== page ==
ABOVE: Ali Noorani, executive director of the National Immigration Forum appeared on the Thursday afternoon edition of CBN's Newswatch to talk about what kind of difference the ruling will make. Newswatch is seen weekdays on the CBN News Channel.
The Supreme Court on Thursday strengthened the Trump administration's ability to deport people seeking asylum without allowing them to make their case to a federal judge.
The justices ruled 7-2 in favor of allowing the administration to quickly deport some asylum seekers instead of letting them argue in federal court.
The decision will apply to those picked up at or near the border and who fail an initial asylum screening, making them likely for quick deportation.
Justice Samuel Alito wrote the court's opinion, which reversed a lower-court ruling that said asylum-seekers must have access to the federal courts.
Congress acted properly in creating a system "for weeding out patently meritless claims and expeditiously removing the aliens making such claims from the country," Alito wrote.
He noted that in the last five years, three-quarters of those seeking to claim asylum have passed their initial screening and qualified for a full review.
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Even left-leaning Justices Ruth Bader Ginsburg and Stephen Breyer agreed with the outcome in this case but did not join Alito's opinion.
Cornell University law professor Stephen Yale-Loehr, an immigration expert, said the decision lends support to broader administration action on asylum.
"Justice Alito used sweeping language in his majority opinion upholding Congress's efforts to limit due process for arriving immigrants. While not necessary to the precise holding in the case, the Trump administration is sure to use such language to justify its broader efforts to restrict asylum seekers," Yale-Loehr said.
The ACLU protested the decision, saying it will make it more difficult to question the actions of immigration officials at the border.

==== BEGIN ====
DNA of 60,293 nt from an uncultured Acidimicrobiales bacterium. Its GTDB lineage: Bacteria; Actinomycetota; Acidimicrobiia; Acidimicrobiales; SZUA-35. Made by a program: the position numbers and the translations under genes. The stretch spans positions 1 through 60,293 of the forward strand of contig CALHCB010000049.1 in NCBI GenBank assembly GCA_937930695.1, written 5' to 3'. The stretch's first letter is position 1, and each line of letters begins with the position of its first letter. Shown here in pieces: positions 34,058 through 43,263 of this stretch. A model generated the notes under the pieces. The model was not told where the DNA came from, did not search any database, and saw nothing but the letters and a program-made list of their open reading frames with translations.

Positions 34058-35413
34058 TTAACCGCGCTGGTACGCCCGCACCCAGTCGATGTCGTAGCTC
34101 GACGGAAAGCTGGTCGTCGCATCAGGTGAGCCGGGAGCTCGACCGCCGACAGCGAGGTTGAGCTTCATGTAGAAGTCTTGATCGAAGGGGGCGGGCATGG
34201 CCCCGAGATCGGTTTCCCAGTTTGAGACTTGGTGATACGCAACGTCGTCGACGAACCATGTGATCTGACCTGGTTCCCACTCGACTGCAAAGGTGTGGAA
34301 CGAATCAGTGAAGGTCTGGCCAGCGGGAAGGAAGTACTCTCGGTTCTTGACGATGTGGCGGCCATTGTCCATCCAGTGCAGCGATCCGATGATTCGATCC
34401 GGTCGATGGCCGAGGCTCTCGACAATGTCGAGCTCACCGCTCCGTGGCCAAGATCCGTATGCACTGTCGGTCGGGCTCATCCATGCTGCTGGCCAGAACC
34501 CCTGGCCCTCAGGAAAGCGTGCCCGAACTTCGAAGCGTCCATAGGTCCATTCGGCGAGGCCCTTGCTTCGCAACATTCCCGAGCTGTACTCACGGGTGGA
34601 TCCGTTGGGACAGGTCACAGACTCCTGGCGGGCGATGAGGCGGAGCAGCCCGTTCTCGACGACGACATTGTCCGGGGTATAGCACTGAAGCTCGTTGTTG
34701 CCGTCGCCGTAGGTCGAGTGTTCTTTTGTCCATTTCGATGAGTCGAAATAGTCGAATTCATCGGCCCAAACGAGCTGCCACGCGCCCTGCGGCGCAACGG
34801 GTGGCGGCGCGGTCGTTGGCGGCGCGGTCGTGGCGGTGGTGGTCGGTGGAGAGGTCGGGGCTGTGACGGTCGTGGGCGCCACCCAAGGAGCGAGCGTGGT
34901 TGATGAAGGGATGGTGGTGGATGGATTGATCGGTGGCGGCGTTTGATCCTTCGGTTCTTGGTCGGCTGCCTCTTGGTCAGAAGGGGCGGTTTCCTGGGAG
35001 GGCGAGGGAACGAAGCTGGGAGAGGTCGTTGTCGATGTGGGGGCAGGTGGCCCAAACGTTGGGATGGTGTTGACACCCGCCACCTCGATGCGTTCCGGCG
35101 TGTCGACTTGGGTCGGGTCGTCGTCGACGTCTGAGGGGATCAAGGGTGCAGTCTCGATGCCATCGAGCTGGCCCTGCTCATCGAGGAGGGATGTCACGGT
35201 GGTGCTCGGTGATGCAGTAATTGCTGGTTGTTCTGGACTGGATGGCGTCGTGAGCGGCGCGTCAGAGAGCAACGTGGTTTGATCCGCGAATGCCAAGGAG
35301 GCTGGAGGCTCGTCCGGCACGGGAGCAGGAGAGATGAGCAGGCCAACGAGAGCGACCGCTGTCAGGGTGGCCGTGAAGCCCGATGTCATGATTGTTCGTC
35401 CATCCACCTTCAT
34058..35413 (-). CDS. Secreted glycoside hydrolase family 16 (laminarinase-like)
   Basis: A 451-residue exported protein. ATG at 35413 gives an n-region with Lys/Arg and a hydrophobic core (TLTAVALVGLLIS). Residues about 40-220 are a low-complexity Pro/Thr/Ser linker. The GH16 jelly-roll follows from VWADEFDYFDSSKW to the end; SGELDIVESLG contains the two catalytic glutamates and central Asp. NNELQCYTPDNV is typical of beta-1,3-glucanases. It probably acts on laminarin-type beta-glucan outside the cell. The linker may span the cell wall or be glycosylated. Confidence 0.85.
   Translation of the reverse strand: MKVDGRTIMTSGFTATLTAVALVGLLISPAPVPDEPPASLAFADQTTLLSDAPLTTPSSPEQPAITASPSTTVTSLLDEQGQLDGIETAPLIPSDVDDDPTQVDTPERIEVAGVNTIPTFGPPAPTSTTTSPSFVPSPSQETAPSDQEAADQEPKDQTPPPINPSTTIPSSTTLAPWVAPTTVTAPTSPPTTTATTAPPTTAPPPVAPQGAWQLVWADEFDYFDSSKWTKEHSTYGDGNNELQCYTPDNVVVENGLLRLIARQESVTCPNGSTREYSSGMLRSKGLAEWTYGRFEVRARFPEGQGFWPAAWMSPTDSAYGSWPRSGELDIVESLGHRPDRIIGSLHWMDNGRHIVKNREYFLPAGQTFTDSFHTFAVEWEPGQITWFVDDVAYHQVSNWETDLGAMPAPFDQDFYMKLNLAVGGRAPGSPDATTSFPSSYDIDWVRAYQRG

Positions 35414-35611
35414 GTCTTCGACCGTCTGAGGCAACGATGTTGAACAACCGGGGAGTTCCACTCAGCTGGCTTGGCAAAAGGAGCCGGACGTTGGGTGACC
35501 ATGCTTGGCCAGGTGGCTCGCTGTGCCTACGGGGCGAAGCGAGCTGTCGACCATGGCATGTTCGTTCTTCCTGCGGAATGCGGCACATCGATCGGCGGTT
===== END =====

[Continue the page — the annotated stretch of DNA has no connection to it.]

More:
The decision comes as the Trump administration works to reform the asylum system, saying it's full of abuse and meritless claims. On Monday, the Trump administration published sweeping new procedural and substantive rules that would make it much more difficult to get asylum, triggering a 30-day period for public comment before they can take effect.
Tragedy for Those Fleeing Religious Persecution?
On Thursday CBN Newswatch PM, National Immigration Forum Executive Director Ali Noorani said of the decision, "Well, practically speaking, the Trump administration has really closed off our nation's asylum system. And this is a tragedy for those who, for example, are fleeing religious persecution around the world. For the Supreme Court to in essence remove any ability for someone to appeal their 'credible fear' interview, I think just really undermines our nation's values. And if there's anything that we stand for as a nation, it should be that we seek to protect those who are persecuted for their faith, their nationality, their political affiliation."
The Court's ruling comes as the Trump administration works to reform the asylum system, saying it's full of abuse and meritless claims.
Noorani said of that, "I think that the asylum system up till this point, up till I'd say the last two or three years, has had several checks and balances in place, so that asylum seekers could go through a process; that they would have to meet certain very clear criteria in terms of their fear of persecution in their home country. But the administration has been led to believe that there is apparent fraud."
Noorani rejected that, saying, "This fraud just does not exist when you actually look at the data. So as a result of the ruling and the policy changes that the administration has moved forward with, the asylum system really is grinding to a halt. And those who are within the country and seeking asylum, it is frankly much, much harder for them to thrive, much less make sure their families can survive."